The recent decision by the Supreme Court to overturn Roe v. Wade will have ripples across many sectors of society, including the workplace. Kristie Puckett Williams is the deputy director for engagement and mobilization for the American Civil Liberties Union of North Carolina.  WFDD's Paul Garber spoke with her about the decision's impact on the labor force.

Interview Highlights

Puckett Williams begins by explaining that abortion access was one factor in the growth of women in the workplace over the last 50 years.

The ability to manage the size of your family is crucial to how a family plans for their future if they work, if they don't work, daycare, all the things that go into raising a child. Having clarity around the ability to control that was very liberating for many women. They were no longer tied down to the house and were able to move about in community because they didn't have as many children as their generations before them.

On what could change in the workplace if the North Carolina General Assembly makes it illegal:

This decision limits women's ability to make personal and private medical decisions that impact their future, their standing in society, and their financial independence. So it makes it even more difficult for low-wage workers and women to obtain an abortion, which places more stress on those with the least social and economic supports. People seeking abortions are often already mothers. And a third of them cite that they want to be better able to care for their children as the reason for seeking their abortions. And so a part of a parent's ability to care for their child is going to be greatly impacted by the ability to have abortions or not. And that parent's ability to work will be impacted by child and childcare issues. And as a state that doesn't have universal childcare, doesn't have health care for all these things really do impact employment, because employment-based insurance is good, but it's not oftentimes affordable to those low-wage workers. And so the brunt of this will be felt by North Carolinians who do some of the work that keeps North Carolina going. But also, the work that is mostly undervalued through low wages.

On what it means if the ability to get an abortion becomes a corporate perk among companies who say they'll pay for women to travel for access:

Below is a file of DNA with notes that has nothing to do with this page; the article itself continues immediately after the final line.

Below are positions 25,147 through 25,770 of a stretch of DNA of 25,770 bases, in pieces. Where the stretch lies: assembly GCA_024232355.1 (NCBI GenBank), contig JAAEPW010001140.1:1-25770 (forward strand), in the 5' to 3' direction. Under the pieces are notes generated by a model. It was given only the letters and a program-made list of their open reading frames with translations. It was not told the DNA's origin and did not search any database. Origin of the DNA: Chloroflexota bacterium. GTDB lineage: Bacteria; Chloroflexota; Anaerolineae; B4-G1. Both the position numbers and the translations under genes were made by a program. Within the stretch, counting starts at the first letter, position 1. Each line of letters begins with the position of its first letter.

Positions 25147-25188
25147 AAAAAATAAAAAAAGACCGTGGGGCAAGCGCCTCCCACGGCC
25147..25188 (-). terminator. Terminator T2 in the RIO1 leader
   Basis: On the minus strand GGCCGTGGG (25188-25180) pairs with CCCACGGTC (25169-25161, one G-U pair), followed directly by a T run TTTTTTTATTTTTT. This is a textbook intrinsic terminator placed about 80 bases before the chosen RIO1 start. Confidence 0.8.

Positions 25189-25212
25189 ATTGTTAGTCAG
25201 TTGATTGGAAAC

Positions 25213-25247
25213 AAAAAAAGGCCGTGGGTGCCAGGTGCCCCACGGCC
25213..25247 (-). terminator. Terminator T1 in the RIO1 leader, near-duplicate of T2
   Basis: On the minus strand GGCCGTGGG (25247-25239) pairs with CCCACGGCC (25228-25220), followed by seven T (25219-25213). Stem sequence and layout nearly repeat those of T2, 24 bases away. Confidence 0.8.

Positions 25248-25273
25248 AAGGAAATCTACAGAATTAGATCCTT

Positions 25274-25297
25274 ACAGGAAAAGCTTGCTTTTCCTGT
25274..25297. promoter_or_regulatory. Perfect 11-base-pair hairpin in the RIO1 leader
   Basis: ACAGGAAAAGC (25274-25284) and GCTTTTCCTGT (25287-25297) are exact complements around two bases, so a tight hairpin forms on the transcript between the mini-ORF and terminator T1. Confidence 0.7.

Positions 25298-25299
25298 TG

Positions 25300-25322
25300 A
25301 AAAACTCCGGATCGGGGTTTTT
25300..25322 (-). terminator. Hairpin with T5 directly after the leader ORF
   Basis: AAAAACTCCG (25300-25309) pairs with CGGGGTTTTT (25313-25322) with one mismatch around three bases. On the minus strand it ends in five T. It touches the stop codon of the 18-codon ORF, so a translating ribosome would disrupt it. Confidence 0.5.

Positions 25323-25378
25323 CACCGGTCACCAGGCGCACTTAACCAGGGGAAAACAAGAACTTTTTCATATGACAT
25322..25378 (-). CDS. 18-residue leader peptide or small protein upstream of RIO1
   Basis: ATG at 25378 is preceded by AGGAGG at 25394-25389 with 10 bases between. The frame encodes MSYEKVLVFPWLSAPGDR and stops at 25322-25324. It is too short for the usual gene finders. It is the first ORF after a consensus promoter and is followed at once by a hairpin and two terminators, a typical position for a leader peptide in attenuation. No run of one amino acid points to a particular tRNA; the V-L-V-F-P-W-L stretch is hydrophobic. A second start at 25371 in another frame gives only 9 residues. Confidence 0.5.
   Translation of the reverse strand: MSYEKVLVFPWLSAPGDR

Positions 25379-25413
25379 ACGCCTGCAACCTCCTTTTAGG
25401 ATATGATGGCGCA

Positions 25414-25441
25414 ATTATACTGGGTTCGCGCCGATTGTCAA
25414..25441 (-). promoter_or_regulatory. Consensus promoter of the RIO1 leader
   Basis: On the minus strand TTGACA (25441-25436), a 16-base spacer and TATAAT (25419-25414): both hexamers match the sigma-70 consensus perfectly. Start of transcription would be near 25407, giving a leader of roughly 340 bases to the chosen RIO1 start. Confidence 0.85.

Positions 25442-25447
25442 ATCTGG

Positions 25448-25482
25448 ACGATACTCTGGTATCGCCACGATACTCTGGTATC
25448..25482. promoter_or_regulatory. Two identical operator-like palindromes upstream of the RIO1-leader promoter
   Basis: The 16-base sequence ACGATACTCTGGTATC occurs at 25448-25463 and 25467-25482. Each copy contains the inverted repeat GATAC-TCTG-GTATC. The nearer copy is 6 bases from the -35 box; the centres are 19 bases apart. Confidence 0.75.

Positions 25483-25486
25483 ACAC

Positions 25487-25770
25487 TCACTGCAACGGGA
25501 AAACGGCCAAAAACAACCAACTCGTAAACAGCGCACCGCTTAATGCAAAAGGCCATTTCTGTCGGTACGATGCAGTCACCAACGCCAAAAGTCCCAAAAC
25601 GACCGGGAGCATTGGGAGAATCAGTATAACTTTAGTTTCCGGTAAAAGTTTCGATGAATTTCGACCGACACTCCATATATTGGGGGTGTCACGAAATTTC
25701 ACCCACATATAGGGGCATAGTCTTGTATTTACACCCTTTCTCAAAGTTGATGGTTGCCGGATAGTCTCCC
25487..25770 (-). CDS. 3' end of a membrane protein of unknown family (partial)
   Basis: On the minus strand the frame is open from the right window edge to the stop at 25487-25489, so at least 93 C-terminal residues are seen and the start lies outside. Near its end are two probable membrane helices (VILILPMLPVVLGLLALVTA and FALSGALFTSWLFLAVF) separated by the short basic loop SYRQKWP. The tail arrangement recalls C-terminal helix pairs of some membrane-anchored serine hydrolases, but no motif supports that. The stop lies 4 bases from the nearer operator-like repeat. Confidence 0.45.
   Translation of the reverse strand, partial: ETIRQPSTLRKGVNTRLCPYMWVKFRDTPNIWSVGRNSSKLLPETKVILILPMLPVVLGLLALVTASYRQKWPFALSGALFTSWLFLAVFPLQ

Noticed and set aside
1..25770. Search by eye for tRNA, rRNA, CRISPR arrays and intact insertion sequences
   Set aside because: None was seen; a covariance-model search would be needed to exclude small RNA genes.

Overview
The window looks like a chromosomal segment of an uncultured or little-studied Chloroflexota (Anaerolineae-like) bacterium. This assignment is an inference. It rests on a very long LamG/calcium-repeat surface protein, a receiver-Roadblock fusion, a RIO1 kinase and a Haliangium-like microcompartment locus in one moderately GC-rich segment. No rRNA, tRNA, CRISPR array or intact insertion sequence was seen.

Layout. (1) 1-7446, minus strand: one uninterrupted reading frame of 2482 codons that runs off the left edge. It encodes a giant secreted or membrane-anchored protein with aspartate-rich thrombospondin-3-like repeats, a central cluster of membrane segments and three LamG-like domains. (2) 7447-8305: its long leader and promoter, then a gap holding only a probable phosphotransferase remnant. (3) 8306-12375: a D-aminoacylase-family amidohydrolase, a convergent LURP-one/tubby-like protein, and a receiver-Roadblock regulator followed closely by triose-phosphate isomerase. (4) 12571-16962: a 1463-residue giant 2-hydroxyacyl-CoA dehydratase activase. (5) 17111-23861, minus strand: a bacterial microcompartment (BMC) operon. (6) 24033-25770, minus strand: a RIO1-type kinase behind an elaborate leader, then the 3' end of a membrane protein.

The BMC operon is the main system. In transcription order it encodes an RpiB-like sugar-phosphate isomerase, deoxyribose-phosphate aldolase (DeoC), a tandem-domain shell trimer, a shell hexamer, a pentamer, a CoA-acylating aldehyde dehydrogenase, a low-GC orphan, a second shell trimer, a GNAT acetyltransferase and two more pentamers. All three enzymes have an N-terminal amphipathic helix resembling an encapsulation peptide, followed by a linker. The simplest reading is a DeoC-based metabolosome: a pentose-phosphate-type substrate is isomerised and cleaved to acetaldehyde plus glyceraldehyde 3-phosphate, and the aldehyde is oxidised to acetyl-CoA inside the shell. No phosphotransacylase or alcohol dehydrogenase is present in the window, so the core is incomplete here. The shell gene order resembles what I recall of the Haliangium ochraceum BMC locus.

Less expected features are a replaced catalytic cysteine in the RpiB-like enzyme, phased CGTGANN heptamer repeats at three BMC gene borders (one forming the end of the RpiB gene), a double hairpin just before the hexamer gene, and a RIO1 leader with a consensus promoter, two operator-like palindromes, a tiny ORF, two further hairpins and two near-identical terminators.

We know if it's an employee perk, it will most likely go to those in the organizations who make the most, because even if your employer says "okay, we will pay for you to go. We will pay for your time off." And you know, all of the things, there are still financial impacts to low-wage workers that we're just not able to capture in any policy of an employer ... More women who are low-wage workers will resort to these unsafe, potentially harmful, or even deadly methods of abortion. And this is going to further deepen the already disparate health, social, and economic disparities that exist in this country. 

On what advice she would give women in the workplace given the uncertainties about the future of abortion rights:

I think that folks right now should prioritize learning about abortion laws here in North Carolina. It really does depend on how we show up in November, and who we vote for in November, and the values that those folks hold. And if folks believe that abortion is a right, then they have to choose candidates that reflect that and show up to those polls in November if they want to protect it. This is a personal and private medical decision, and people have a right to make private medical decisions about their lives, especially in the workplace setting and their decisions should not be encumbered by their working or by their employer.

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